【REVIEW】Sensation(Remix): When Artworks Meet the Gaze of the Audience
於今年5月20日開幕，在羅東文化工場舉辦的當代新媒體藝術展覽「感覺重混 Sensation(Remix)」的策展論述中，引用了新媒體藝術研究者列夫．曼諾維奇（Lev Manovich）在《新媒體的語言》（The Language of New Media）一書中的論述：
此番宣告的徵引，標誌此展覽不僅有向大眾引介與思考新媒體藝術的使命，同時也叩問著台灣新媒體藝術當前的發展。在同一本書中，曼諾維奇更提及1995年的電子藝術節（Ars Electronica Festival），將「計算機影像」（computer graphics）的分類以「網絡藝術」（net art）取代一事。他認為這個轉變代表的正是計算機不再只是生產工具，而是一種媒體機器（media machine），以及其與觀者之間的互動性表現。
Opening on May 20th this year(2023), in the curatorial statement of the contemporary new media art exhibition Sensation(Remix) held at the Luodong Culture Working House, a paragraph from the new media art researcher Lev Manovich’s book The Language of New Media is cited. “The new media creation of the time seems to continually reference past media content, artistic styles, and forms. ‘rather than assembling more media recordings of reality, culture is now busy reworking, recombining, and analyzing already accumulated media material.’ In this case, can artistic creation continuously update itself? The answer is undoubted yes, and perhaps this approach is even more closely related to contemporary life and more effective in conveying content than mere representation.”
The quotation symbolizes that the exhibition not only has the mission to introduce new media art to the public and contemplate on this genre, but also questions the current development of new media art in Taiwan. In the same book, Manovich further mentions the 1995 Ars Electronica Festival, where the category of ‘computer graphics’ was replaced by ‘net art’. He believes that this transformation signifies computers are no longer just production tools, but are media machines that interact with viewers.
‘Interactivity’ has always been a keyword for ‘new media art.’ It does not only refer to the actual participation of the audience in changing the physical state or presentation form of the artwork. In addition, it includes the interaction where “when the audience actively engages in viewing and understanding, the face of the artwork that greets the audience will change.” The audience believes they have actively participated in the assembly, but in fact, the artwork has also restructured the audience’s cognition.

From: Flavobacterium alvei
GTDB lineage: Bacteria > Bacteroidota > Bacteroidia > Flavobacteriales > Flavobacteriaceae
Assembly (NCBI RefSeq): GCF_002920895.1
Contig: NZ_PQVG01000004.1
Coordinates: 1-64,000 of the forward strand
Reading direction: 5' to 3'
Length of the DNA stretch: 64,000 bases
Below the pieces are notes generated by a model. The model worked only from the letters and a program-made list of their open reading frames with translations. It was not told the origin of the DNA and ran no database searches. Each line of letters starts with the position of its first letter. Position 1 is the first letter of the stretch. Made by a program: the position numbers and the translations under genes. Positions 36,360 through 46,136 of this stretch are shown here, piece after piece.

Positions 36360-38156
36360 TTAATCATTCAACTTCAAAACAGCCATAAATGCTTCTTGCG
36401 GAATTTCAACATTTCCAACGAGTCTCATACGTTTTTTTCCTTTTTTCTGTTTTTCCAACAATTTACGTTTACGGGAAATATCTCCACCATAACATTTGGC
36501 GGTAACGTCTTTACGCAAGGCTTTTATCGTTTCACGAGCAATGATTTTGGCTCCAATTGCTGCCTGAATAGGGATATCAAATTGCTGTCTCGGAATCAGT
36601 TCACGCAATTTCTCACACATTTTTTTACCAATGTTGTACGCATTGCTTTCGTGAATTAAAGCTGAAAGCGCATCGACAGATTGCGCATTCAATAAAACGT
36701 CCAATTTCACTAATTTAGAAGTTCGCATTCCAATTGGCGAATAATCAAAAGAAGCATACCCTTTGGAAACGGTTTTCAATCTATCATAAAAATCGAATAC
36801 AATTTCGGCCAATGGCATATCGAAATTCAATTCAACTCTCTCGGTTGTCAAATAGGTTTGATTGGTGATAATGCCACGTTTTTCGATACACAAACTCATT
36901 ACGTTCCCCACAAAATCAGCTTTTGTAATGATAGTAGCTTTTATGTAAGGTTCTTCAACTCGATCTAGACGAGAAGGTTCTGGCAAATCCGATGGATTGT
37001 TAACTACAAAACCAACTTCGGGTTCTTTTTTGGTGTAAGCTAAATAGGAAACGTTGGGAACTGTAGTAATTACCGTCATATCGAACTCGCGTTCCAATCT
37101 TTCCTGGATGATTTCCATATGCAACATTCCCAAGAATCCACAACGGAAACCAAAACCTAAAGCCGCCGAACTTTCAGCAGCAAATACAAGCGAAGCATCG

Take two pieces of work from this exhibition as examples. One is The Daily Moments by Lin Che-Yu. Lin designed a device to attract the audience to act, allowing the audience to determine the content of the images presented on the screen. At the same time, in the same space, the hand in the image adjusts the switch in the image in two other sets of images, forming a self-directed and self-performed situation where the image itself would be turned on/off as the hand in the image adjusts.
The other is Awakening by Hu Ching-Chuan. Hu divided the space with a floor-to-ceiling window, outside of which are real plants, and inside of which several heavily counterfeit-implying objects are placed: aluminum wires wrap around the window frame and extend to the interior to create a fluid effect; a 3D scanned plant image is stripped of its original material and replaced with a mirror-reflective material, creating a static image with reflective light and shadow; and a few fluid models that mimic the visual texture of objects in the space. However, once the audience collects these pieces of information from the space and forms a real/fake distinction, the unexpected knock triggered by the kinetic installation outside the window begins the transformation: the plants outside, originally deemed real, gain a layer of fictional implication, the transparent window leading to the outside becomes a screen for projected illusions, obstructing the view, while the intentionally fictional and even mirror-like objects inside respond to the transparent/mirror transformation, enveloping a pseudo-real atmosphere that puts the audience into an illusion where “fiction becomes truth when pretending to be true”.